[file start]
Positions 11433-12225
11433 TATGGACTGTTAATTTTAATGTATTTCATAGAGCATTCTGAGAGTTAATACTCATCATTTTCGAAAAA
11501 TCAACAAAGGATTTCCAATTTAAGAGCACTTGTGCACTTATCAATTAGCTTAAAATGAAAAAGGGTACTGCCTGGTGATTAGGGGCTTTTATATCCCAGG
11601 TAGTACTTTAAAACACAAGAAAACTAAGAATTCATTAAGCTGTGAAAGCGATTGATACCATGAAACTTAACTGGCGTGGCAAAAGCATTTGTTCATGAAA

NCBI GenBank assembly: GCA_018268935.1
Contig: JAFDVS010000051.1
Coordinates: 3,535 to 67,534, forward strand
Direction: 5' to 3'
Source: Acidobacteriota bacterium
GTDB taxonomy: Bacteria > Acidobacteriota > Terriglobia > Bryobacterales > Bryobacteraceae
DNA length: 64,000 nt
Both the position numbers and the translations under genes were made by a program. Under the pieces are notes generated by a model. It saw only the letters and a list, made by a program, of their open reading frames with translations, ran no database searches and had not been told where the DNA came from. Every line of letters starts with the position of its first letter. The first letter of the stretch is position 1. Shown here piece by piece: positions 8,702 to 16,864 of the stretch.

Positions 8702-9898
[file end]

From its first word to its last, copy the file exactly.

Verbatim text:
Positions 11433-12225
11433 TATGGACTGTTAATTTTAATGTATTTCATAGAGCATTCTGAGAGTTAATACTCATCATTTTCGAAAAA
11501 TCAACAAAGGATTTCCAATTTAAGAGCACTTGTGCACTTATCAATTAGCTTAAAATGAAAAAGGGTACTGCCTGGTGATTAGGGGCTTTTATATCCCAGG
11601 TAGTACTTTAAAACACAAGAAAACTAAGAATTCATTAAGCTGTGAAAGCGATTGATACCATGAAACTTAACTGGCGTGGCAAAAGCATTTGTTCATGAAA

NCBI GenBank assembly: GCA_018268935.1
Contig: JAFDVS010000051.1
Coordinates: 3,535 to 67,534, forward strand
Direction: 5' to 3'
Source: Acidobacteriota bacterium
GTDB taxonomy: Bacteria > Acidobacteriota > Terriglobia > Bryobacterales > Bryobacteraceae
DNA length: 64,000 nt
Both the position numbers and the translations under genes were made by a program. Under the pieces are notes generated by a model. It saw only the letters and a list, made by a program, of their open reading frames with translations, ran no database searches and had not been told where the DNA came from. Every line of letters starts with the position of its first letter. The first letter of the stretch is position 1. Shown here piece by piece: positions 8,702 to 16,864 of the stretch.

Positions 8702-9898